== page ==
NASA’s MESSENGER spacecraft captured this view of Mercury in August 2012, showing the transition from day to night across the planet’s surface. MESSENGER was the first spacecraft to ever orbit Mercury, and one of only three missions ever to study the innermost planet up close. Image credit: NASA et al.
You love space, now take action
This weekly newsletter is your toolkit to learn more about space, share information with your friends and family, and take direct action to support exploration. Anyone can subscribe at planetary.org/connect to receive it as a weekly email.
BepiColombo is gearing up for its first Mercury flyby. On October 1, the spacecraft will zip around the planet, reaching its closest approach at an altitude of 200 kilometers (about 124 miles). BepiColombo will gather scientific data and take photos during its slingshot; it’ll hopefully spot impact craters that dot the rocky world. Pictured: Artist impression of BepiColombo flying by Mercury. Image credit: ESA/ATG medialab.
NASA’s Mars missions are taking a break — kind of. Due to the Mars solar conjunction, Perseverance, Ingenuity and other missions will be mostly quiet between October 2 and October 16. During this time, Earth and Mars are at opposite sides of the Sun, putting the various missions at risk of communication issues. During their semi-hiatus, NASA’s missions will carry out simple commands, or “homework.”
Landsat 9 successfully launched into orbit. On September 27, the NASA satellite launched from Vandenberg Space Force Base in California. Landsat 9 is the latest part of a nearly 50-year joint effort between NASA and the U.S. Geological Survey (USGS); the satellite will monitor Earth’s natural resources and landscape to help inform policy decisions.
From The Planetary Society
How did Venus get so hellish? The European Space Agency’s EnVision mission aims to find out. Venus seems to have been the most Earth-like planet in our solar system until it experienced a mysterious, dramatic climate shift that turned it into the extremely hostile environment we see now. Launching in 2031, EnVision will study Venus’ surface, subsurface and atmosphere to better understand the chain of events Venus experienced that made it so different from Earth. Pictured: This image of Venus's surface was created by combining data from the Pioneer, Venera, and Magellan missions. Image credit: NASA.
The European Space Agency is bringing its experts straight to you. With exciting missions like EnVision coming up, there’s a lot to learn at the agency’s virtual Open Day on Sunday, October 3rd. This annual event normally takes place at the ESTEC center in the Netherlands, so this year’s virtual Open Day is a unique opportunity for people around the world to hear from scientists, astronauts, and other experts about everything ESA is doing to explore the cosmos. Learn more and register today for this free, online event.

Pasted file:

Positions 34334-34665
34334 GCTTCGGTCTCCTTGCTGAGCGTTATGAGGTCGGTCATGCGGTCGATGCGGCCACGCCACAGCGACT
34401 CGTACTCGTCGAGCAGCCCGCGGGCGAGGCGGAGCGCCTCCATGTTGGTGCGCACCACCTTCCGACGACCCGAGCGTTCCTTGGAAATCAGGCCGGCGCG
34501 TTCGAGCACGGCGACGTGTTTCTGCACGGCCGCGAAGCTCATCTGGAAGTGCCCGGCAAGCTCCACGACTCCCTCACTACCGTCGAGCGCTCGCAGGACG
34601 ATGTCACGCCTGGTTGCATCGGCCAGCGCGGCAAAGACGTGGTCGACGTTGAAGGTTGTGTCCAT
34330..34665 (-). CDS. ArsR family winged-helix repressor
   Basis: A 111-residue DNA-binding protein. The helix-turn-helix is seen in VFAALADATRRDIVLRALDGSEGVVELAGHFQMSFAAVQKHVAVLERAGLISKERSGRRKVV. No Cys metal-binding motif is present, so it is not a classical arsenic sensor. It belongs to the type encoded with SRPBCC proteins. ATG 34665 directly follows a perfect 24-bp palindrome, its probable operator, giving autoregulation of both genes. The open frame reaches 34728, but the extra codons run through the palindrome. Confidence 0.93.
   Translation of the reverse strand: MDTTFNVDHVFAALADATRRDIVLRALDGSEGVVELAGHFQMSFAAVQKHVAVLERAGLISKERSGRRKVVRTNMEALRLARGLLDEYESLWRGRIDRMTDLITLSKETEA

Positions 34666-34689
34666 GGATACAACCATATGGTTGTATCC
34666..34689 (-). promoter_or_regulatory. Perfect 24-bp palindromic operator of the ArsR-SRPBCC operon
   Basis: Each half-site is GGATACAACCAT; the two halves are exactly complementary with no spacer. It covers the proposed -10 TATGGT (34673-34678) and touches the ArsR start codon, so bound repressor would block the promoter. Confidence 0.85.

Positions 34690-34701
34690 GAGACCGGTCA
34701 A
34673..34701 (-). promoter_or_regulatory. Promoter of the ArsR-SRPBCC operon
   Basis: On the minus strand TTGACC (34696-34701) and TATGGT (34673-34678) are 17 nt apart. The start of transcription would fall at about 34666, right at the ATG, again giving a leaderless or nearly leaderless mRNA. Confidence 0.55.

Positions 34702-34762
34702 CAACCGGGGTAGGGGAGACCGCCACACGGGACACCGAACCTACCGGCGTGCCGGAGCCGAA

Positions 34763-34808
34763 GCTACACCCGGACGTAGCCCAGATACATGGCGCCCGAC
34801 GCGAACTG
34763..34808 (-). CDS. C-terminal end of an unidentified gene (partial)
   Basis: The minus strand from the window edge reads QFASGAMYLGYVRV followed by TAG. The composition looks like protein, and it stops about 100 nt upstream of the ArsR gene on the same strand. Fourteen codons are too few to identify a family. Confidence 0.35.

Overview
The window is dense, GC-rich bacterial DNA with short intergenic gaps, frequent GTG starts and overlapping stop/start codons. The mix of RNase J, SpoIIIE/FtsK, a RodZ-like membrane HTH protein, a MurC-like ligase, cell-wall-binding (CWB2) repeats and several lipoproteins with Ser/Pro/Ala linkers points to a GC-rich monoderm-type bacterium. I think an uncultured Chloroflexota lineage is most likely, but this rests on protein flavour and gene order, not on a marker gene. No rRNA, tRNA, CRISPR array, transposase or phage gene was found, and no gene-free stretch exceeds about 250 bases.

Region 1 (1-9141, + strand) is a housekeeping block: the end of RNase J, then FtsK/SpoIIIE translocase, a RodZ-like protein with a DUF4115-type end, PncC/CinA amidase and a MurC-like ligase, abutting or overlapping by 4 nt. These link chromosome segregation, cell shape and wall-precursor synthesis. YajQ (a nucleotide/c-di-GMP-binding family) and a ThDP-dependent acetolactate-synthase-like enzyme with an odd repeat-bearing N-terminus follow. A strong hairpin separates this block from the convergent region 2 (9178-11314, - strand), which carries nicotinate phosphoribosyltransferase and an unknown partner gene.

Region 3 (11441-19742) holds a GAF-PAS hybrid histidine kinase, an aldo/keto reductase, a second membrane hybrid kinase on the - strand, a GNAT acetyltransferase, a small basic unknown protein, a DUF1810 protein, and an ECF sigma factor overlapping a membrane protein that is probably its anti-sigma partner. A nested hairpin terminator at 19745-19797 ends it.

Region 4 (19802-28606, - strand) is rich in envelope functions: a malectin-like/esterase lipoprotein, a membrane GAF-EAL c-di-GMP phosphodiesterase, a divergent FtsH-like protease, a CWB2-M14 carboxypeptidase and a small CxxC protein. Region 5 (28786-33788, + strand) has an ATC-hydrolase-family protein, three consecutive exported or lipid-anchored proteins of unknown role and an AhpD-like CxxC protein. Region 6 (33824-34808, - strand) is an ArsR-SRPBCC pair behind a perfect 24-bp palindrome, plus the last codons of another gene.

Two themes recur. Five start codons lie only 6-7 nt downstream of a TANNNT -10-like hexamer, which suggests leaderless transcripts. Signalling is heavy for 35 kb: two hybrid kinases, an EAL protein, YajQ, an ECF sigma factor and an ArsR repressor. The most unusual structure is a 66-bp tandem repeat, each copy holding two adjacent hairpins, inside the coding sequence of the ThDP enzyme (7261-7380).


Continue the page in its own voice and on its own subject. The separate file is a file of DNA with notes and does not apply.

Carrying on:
Catch up on the quest to get to Mars. This week’s Planetary Radio brings you the highlights of the recent Humans to Mars summit, which brought together the world’s experts on the effort to send astronauts to the Red Planet. Find out how science, robotics and even blockchain technology all have a role to play in this ambitious endeavor.
There’s still time to join team LightSail 2! Your gift will help us keep LightSail 2 flying, share what we’ve learned about solar sailing with the scientific community, and teach the world about the amazing things that are possible through crowdfunded missions like this one. Donate today!
You can’t miss Venus in the western sky after sunset, with the bright, reddish star Antares nearby. Look for super-bright Jupiter with Saturn to its upper-right in the south (or the north, if you’re in the southern hemisphere). Learn more at planetary.org/night-sky.
Space is for everyone, so let’s make sure girls don’t miss out!
To celebrate World Space Week 2021, The Planetary Society, Unistellar, and the SETI Institute are working together to help inspire a new generation of female space explorers. Aiming to reach one million girls during World Space Week, we’ve got sharable resources including virtual events, an ebook of ways to learn about space, an asteroid art contest, a virtual tour of the night sky, and more. Learn more about how you can help more girls discover space this year.
Wow of the Week
Venus’ downfall from watery oasis to nightmarish hellscape is great fuel for artistic inspiration. This painting from Spanish artist Alejandra Gonzalez Quintana titled “Venus Burning” won first prize in the adult category of a contest sponsored by The Planetary Society and the European Space Agency in 2005 and 2006 to creatively depict the surface of Venus. Image credit: Alejandra Gonzalez Quintana.
We love to feature space artwork in the Downlink. If you create any kind of space-related art, we invite you to send it to us by replying to any Downlink email or writing to [email protected]. Please let us know in your email if you’re a Planetary Society member!